|This is the theory, in philosophy, that when one perceives an object, the immediate object of one\'s awareness is a sensory experience which represents the object. One is not immediately or directly aware of the object itself. The main motivation for the representative theory of perception is the argument from illusion.
Adherents to the disjunctive theory of perception are unimpressed by the fact that when one hallucinates the immediate object of one\'s awareness is a sensory experience which represents a object, and not the (nonexistent) object itself. They insist that when one perceives an object the immediate object of one\'s awareness is the object, and not merely a sensory experience as of it. So when one seems to see a dagger, the immediate object of one\'s awareness is either the dagger which one really is seeing, or a sensory experience as of a dagger which one is merely hallucinating.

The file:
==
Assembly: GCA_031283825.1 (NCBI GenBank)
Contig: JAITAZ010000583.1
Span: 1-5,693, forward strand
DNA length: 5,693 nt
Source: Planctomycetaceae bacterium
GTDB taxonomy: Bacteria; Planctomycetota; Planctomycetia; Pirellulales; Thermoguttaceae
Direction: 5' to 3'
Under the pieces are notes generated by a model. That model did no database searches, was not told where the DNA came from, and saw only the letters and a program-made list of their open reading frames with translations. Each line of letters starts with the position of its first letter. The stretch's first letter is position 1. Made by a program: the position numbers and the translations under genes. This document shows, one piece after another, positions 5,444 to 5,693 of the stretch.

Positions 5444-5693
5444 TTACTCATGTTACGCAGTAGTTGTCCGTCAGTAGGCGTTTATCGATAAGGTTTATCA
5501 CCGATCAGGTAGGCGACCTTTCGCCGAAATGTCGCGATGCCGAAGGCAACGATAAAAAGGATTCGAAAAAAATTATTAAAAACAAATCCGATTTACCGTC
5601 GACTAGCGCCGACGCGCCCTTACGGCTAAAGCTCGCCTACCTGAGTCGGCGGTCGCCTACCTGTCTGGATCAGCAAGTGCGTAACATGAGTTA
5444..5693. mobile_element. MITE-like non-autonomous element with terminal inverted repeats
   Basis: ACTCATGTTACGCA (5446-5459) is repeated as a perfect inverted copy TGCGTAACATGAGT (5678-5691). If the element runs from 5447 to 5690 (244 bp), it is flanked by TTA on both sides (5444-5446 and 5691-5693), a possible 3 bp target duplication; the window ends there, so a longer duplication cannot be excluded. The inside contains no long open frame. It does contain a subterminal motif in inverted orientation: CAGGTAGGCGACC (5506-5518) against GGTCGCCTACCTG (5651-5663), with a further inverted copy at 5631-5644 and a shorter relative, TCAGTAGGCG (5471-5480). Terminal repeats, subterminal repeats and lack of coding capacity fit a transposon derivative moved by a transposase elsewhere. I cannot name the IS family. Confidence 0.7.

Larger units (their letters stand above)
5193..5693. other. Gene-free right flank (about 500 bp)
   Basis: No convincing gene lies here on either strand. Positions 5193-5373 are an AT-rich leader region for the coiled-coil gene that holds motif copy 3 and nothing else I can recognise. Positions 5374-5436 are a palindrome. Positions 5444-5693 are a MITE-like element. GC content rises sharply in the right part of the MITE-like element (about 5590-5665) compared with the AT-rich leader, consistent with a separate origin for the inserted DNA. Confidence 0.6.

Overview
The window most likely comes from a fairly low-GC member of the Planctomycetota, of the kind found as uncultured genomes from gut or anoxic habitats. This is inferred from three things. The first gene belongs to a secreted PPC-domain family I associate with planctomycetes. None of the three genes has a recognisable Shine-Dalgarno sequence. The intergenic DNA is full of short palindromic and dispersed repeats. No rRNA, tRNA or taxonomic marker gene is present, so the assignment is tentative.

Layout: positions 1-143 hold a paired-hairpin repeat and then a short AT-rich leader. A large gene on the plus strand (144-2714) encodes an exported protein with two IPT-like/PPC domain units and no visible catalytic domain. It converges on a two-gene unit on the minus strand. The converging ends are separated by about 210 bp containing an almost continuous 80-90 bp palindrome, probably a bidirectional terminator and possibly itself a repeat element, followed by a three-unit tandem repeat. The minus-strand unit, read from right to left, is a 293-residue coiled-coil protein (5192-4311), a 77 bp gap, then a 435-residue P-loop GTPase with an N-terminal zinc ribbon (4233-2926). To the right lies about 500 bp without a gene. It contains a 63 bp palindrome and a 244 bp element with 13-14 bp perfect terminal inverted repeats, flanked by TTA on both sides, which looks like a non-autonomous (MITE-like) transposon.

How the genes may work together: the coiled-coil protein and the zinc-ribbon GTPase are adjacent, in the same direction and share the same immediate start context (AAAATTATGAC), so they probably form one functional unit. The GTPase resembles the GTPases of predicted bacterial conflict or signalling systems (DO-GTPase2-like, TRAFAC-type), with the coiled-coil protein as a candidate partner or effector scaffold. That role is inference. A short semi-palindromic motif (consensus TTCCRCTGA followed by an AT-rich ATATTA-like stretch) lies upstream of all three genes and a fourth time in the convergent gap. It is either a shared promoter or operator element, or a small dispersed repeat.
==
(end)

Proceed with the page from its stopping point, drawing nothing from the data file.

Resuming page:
Many suppose that the representative theory of perception must be false, because if it were true then we would be stuck behind a veil of appearances, never having direct contact with objects in the external world. Since one could directly perceive objects in the external world, one would never be able to check that the world really is as it seems to be.
But the disjunctive theory of perception also seems vulnerable to sceptical worries. Since it also allows that hallucinating an object is phenomenologically indistinguishable from (feels exactly the same as) perceiving it, advocates of the disjunctive theory are vulnerable to the worry that, for all one knows, whenever one seems to be perceiving an object one is really the victim of a massive perceptual illusion. Their claim that if one is perceiving an object, then one is directly perceiving it and not just one\'s sensory experience as of it, does nothing to block this sceptical line of thought. AJ
See also idealism; illusion, argument from; naive realism; scepticism.Further reading A.J. Ayer, The Central Questions of Philosophy; , J. Dancy, Perceptual Knowledge.